Skip to main content

Graduate Program

Graduate Seminar Descriptions: Fall 2019

 

ENG 507: WRITING THE FAIRY

Instructor: S. Higley
CRN: 27047
W, 2:oo - 4:40 PM

The literary Fairy Tale, an amorphous and changing genre that emerges from different oral sources, attracts increasing scholarly attention. This course examines the figure of the Fairy itself and its indeterminate world as a site of liminality, category crisis, poetic inspiration and allegory. We will examine its social, political, and moral commentary across medieval, renaissance, and nineteenth-century European literature. A focus will be how the Fairy signals both instability and literary self-fashioning: in the grafting of histories and genealogies with fairy ancestors (Melusine, Historia Regum Brittoniae, The Faerie Queene); in the troubling overlap between civilization and nature (A Midsummer Night’s Dream, Undine); or as a site of loss, childhood, poetry, and the rise of “theosophy” in the 19th century (Keats, Yeats, Tennyson, Hewitt, Barrie, Conan Doyle). Throughout time, readers have been fascinated by a “hidden people”—not entirely foreign, evil, or human—who abduct them, deceive them, seduce them, and make them poets.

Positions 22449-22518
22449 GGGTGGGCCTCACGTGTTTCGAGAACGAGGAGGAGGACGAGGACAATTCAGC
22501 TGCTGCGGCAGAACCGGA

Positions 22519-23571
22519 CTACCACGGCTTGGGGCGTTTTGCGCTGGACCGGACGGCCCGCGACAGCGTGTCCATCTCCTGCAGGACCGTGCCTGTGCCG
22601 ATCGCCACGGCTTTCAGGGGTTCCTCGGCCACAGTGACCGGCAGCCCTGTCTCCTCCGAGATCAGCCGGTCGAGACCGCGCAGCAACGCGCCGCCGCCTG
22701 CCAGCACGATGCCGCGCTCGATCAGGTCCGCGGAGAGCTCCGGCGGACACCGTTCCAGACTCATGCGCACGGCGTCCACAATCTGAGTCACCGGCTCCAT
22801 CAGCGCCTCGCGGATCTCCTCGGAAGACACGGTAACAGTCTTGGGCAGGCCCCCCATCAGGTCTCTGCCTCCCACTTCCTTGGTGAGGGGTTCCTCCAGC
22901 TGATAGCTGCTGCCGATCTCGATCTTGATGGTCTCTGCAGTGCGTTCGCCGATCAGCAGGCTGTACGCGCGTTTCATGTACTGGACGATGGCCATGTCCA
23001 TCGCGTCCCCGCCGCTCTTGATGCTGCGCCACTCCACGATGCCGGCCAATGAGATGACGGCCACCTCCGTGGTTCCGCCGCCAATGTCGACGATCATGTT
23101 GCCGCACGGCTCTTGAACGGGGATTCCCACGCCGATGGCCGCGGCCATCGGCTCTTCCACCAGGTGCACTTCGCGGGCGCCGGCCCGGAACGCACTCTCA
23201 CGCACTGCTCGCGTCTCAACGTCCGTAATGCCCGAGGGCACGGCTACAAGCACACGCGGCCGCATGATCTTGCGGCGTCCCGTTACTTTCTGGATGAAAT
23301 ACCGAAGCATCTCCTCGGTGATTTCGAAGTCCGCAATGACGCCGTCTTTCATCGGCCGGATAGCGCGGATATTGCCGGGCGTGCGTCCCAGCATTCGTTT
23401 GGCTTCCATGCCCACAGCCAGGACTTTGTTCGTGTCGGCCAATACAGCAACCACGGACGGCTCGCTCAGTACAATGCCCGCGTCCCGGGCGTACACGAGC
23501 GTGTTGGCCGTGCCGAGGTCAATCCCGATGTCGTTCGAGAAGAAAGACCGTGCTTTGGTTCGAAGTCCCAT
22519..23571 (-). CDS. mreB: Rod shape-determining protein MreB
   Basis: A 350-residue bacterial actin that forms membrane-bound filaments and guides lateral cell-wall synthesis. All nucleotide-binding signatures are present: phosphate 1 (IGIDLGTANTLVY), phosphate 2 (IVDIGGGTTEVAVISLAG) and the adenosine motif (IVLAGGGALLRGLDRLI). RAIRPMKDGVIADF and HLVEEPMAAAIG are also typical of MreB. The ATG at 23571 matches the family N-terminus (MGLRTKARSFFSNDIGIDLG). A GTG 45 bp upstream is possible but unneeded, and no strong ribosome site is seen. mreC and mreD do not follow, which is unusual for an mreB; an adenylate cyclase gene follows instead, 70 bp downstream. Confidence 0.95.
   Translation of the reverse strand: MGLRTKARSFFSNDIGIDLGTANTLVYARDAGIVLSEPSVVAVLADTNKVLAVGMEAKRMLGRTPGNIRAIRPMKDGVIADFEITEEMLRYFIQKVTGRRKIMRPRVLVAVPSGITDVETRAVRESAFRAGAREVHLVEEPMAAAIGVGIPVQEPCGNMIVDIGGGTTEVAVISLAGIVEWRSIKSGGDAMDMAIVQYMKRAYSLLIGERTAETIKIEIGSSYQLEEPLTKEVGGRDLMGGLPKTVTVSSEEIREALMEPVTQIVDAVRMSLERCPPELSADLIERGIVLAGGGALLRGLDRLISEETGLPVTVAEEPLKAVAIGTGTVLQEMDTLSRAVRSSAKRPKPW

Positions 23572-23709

ENG 539: AMERICAN RENAISSANCE

Instructor: E. Tawil
CRN: 27054
TH, 11:05 AM - 1:45 PM


ENG 549: JOYCE AND MODERNISM

Instructor: J. Longenbach
CRN: 27020
M, 2:00 - 4:00 PM

At the center of this seminar will be a long, detailed reading of James Joyce's Ulysses, the most difficult and beautiful work of what we've come to call literary modernism. Leading up to our experience of Ulysses, we will read Joyce's A Portrait of the Artist as a Young Man (to introduce ourselves to the world of Joyce) and a selection of Yeats's poems (to introduce us to the world of Anglo-Irish culture); following our experience of Ulysses, we will read two works marked deeply by Joyce's influence: Woolf's Mrs. Dalloway and Eliot's The Waste Land.


ENG 550: SECULAR CRITICISM: The Humanities in Truth

Instructor: J. Michael
CRN: 27036
T, 2:00 - 4:40 PM

In this course we will consider the theoretical underpinnings and the history—philosophical and institutional—of critical studies in the humanities. Topics and readings will focus on the relationship of philosophy to criticism, of truth to art, of criticism to aesthetics and politics, of data to belief, and of the human to the natural sciences. Readings may include selections from Heidegger, Plato, Kant, Hegel, Derrida, Sedgwick, Butler, Spivak, Felski, Hayles, Moretti and others.